Thousands of Hop cards blacklisted

By Amelia Wade

Yve Bourke had her AT hop card blacklisted because she got a new credit card and didn't update it. She found 12,000 others also had it happen to them with AT recovering $300,000 in remaining value. Photo / Jason Oxenham
Yve Bourke had her AT hop card blacklisted because she got a new credit card and didn't update it. She found 12,000 others also had it happen to them with AT recovering $300,000 in remaining value. Photo / Jason Oxenham

More than 12,000 people have had their AT Hop cards blacklisted because their automatic top-ups failed.

And Auckland Transport is now reviewing its processes around how it notifies customers that their card is about to be blocked.

Yve Bourke was left stranded in July when her card was blacklisted and depended on the kindness of a stranger to pay her bus fare because Auckland Transport hadn't told her that her card had been blocked.

"I went to get on the bus one morning and it declined and I thought, 'That can't be right' so I tried a few more times and the bus driver told me I had to get off the bus.

"Luckily some lovely man paid for me who said to me, 'You should check your credit card if you've got an auto top-up because mine expired last month and I got blacklisted."

That turned out to be almost exactly what happened Bourke.

She had an automatic top-up set up on her card for whenever her balance dropped below $25 but the product manager had recently replaced a broken credit card and said she simply forgot to update the new details on the Hop card.

However, Bourke also wasn't sent any notification that her top-up hadn't gone through and her card was about to be blocked.

Bourke, of Birkenhead, called to complain and an agent was able to transfer her remaining $17 credit on the useless card to another Hop card, which she had to spend another $10 on.

"But then I complained enough that they actually credited me the $10 for the new Hop card but I don't think that would have been normal and they certainly didn't offer to do that."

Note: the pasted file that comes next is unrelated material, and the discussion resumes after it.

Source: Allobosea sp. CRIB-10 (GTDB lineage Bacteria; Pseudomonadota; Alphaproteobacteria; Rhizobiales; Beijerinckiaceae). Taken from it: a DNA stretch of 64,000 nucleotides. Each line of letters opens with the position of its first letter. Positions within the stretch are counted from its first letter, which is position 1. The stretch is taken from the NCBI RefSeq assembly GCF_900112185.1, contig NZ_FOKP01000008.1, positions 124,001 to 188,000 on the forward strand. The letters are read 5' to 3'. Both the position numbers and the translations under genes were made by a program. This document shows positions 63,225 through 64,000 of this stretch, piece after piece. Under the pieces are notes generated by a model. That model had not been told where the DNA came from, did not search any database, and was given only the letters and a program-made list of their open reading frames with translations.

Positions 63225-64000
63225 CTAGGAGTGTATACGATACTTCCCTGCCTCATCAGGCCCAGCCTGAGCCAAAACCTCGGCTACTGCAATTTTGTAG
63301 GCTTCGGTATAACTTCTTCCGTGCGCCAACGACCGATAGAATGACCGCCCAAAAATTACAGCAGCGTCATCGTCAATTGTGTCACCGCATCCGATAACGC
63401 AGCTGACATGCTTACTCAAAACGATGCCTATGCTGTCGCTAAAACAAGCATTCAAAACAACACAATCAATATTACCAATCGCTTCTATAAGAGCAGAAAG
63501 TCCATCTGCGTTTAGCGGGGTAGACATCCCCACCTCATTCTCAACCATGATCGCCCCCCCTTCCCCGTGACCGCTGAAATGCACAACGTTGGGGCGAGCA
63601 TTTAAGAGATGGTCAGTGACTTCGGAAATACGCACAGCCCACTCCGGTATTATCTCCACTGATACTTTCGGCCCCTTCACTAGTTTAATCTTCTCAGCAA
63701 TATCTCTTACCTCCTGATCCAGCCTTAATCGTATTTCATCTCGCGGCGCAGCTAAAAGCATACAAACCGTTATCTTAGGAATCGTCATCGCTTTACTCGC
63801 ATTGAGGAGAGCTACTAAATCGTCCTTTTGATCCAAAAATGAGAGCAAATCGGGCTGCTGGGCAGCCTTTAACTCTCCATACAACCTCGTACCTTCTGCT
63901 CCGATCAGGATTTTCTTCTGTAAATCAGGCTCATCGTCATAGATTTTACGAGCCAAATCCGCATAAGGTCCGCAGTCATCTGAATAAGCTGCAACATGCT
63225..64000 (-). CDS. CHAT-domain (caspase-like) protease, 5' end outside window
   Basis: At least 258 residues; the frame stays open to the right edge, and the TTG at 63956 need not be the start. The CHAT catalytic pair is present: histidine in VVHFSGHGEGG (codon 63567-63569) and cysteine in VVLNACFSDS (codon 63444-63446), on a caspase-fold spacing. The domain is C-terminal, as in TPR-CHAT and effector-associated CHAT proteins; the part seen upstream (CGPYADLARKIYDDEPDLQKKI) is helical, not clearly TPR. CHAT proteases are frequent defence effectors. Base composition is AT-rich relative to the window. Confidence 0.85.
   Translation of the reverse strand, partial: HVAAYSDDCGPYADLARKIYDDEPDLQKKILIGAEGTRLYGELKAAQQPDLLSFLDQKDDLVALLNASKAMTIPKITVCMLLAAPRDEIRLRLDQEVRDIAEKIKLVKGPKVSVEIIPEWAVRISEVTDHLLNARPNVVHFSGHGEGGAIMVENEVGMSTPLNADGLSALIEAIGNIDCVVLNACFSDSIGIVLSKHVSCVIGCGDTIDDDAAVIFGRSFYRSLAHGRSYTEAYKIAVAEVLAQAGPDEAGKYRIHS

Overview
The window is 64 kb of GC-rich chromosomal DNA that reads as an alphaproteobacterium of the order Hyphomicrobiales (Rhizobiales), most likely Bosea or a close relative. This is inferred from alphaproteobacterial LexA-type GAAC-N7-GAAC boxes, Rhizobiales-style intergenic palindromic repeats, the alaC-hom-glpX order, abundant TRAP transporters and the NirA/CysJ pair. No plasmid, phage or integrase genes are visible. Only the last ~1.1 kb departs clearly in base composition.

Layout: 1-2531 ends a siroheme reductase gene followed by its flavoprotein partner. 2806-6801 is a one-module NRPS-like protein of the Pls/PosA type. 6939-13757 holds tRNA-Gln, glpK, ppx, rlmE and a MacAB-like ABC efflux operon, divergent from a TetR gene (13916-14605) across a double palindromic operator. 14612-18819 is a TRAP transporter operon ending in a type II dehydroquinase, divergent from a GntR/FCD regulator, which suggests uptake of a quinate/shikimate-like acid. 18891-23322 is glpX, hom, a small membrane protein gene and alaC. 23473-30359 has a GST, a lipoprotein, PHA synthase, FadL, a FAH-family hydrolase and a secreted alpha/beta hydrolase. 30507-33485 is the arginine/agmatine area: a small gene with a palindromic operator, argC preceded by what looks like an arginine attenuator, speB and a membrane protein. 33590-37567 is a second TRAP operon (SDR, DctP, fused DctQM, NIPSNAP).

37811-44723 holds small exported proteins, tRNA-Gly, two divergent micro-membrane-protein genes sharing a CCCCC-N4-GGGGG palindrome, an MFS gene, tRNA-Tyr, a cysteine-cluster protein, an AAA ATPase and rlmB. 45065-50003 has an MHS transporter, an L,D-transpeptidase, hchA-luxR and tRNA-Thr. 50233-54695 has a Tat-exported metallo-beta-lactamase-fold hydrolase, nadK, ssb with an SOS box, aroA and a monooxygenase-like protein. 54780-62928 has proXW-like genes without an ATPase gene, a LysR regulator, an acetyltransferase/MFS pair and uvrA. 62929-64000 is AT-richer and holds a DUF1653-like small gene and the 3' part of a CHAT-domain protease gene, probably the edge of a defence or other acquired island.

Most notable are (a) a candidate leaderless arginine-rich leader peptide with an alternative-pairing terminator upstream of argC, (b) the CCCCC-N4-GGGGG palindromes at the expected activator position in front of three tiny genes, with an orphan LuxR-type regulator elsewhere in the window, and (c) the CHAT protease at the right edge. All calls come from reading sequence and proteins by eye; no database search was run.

So infuriated with the process, Bourke fired off an Official Information Act request to find out how many others had gone through the same ordeal.

Since their roll-out in June 2013, 12,124 people have had their cards blocked because of top-up failures totalling more than $330,000 in remaining value - however this figure includes the amount of the automatic top-ups even if the payment didn't go through or whether the customer transferred the value to another Hop card.

Auckland Transport was not able to provide the actual amount of customers' prepaid credit which it's seized.

Spokesman Mark Hannan said three attempts were made to complete Bourke's automatic top-up and admitted a trigger email wasn't sent because there were two email addresses attached to her account and there "was some confusion".

Usually, a customer would be notified of the problem twice before the card is blocked.

The agency is working on an AT Hop website improvement project which includes reviewing the notification process to "improve both the content of the email notification, and the subject, to make it clearer for customers".

They're also looking to provide additional notifications where they were unable to collect payment in an effort to improve the customer experience, Hannan said.

BLACKLISTED HOP CARDS

• Auto reload failures: 12,124 totalling $332,311.62*
• tag on/tag off: 9,486 totalling $79,252.12
• Product abuse: 69 $1,092
TOTAL: 21,679 totalling $412,655.87
*Total includes the reload amount which wasn't able to be processed.
*From June 2013 to July 2016

HOW DOES YOUR CARD GET BLACKLISTED?

• Fare evasion
• Fraudulent use
• Technical fault (auto top-up failure)
• Surrendered card
• Operator request
• Lost / Stolen card
• Damaged card

- NZ Herald

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